Every time I tell someone that I plan to raise my future children without the idea of Santa Claus (much less that he is real) they respond saying it’s horrible to do that. That the kids deserve Santa just as much as other kids or else I’d be depriving them of childhood.
How can I deprive kids of an IMAGINARY being? Sure there’s the magic and imagination of childhood, but I don’t have to enforce Santa on them to do that. I’d rather they use their own imaginations with toys and story telling, than me telling a lie.
Why can’t they see that?
You are not depriving your child or anyone else’s of anything by not LYING to them about Santa Claus. I can’t even imagine what kind of person is so low-class and stupid to think that somehow children are too brain dead to be able to imagine unless parents jump-start the process with the first big lie, Santa Claus. Sheesh, is it any wonder so many insist we all pretend to believe what our president tells us, no matter how much evidence continues to be produced revealing him for a complete liar?
I congratulate you on your commitment to honesty. Your children will grow up much more intelligent and in touch with reality than all the idiot believers of the world.
I was raised with the idea of Santa, and I honestly wasn’t affected at all when the curtain came down. It’s not that big a deal either way. As I see it (and no offense intended here), those who try to take some sort of firm moral stance against Santa Claus are on the same shaky footing as those with similar moral opposition to their children trick-or-treating on Halloween. Children do not join satanic cults if they trick-or-treat, and they are not horribly scarred by believing in Santa (and, of course, later finding out that he doesn’t literally exist). If they are, then something else has already gone wrong beforehand.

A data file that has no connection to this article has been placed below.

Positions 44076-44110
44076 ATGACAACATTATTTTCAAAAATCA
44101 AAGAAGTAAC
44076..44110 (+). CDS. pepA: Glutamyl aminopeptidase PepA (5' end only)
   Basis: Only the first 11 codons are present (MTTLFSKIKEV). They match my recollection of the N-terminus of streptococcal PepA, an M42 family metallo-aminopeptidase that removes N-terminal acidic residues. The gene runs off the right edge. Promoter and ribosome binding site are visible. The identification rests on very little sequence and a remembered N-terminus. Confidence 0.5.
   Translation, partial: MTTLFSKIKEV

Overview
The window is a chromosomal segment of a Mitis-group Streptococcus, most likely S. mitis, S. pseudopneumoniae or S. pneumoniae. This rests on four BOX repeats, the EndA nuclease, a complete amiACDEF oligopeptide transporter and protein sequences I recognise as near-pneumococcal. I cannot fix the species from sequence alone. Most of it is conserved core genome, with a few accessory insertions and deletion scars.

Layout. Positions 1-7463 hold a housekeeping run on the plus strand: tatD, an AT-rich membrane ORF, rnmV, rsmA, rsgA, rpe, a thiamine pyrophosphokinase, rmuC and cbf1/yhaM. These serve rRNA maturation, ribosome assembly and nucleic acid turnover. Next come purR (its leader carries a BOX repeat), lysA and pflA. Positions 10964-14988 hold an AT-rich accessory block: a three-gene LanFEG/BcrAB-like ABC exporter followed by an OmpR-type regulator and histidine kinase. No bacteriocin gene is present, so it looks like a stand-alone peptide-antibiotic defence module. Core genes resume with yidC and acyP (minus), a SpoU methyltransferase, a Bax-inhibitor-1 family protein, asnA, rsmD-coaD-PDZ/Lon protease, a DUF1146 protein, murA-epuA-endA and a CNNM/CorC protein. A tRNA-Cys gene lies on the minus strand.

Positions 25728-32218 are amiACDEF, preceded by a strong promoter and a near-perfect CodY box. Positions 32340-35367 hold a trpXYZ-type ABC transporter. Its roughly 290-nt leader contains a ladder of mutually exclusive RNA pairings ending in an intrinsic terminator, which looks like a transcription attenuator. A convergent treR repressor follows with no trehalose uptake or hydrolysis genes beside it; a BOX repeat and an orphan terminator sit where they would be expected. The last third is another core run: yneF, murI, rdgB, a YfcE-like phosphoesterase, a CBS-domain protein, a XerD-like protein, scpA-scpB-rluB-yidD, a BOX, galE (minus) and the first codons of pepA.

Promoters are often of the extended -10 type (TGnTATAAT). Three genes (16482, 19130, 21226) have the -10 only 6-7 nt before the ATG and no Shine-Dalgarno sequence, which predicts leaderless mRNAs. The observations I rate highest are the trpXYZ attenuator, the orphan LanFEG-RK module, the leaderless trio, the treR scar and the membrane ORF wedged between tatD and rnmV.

That said, I certainly don’t seek to condemn parents who don’t mention Santa. Again, I don’t think it matters either way, at least not nearly as much as some make it seem to. All that really matters is that children learn what they need to learn, develop a strong sense of morality, and above all, enjoy their childhood in a loving, fun environment. If these things can be accomplished, little else is of much importance.
When kids are really small there’s no point telling them that Santa isn’t “real” because they can see him at the shopping center or where ever and that is reality to them.
I used to tell my daughter he was just a guy in a suit- she always thought I was saying ‘guy in a soup’.
Anyway just don’t tell them that he’s real and they’ll soon work it out.
Those people are ridiculous. I was raised not believing in Santa, I didnt feel deprived, I wasnt angry at my mom for not lying to me for 8+ years. I actually appreciated the fact that she didnt fill my head with lies just to tell me the horrible truth later on in life. Remember how you felt when you found out cartoons,muppets, etc werent real? I bet you were crushed. I know I was. Why people intentionally do that to their children is beyond me. When I have kids Im not going to lie to them about Santa….I dont want some fake fat guy taking the credit for the gifts I had to pay for, and I dont want to have to lie to my kids for years, just to tell them the truth later on in life. I’d tell them about St. Nick, since he was a real person, but im not going to tell them about some magic old guy who flies around the world and delivers gifts to every single kid on earth. If Santa is real and he has issues with that, then he can show up at my door and take them up with me himself. …….And then he can explain why he never delivered that doll I asked for in second grade when I thought for a moment that possibly my parents were wrong about him not being real ….That Jerk.
I think Santa is a terrific way to let a kid enjoy his childhood to the max…. Give the kids Santa until they ask for the truth… and then give them the truth, the whole truth, and nothing but the truth. There’s no Santa and there’s no effing God.
 r u randy 
Each of their own perspective ..i respect yours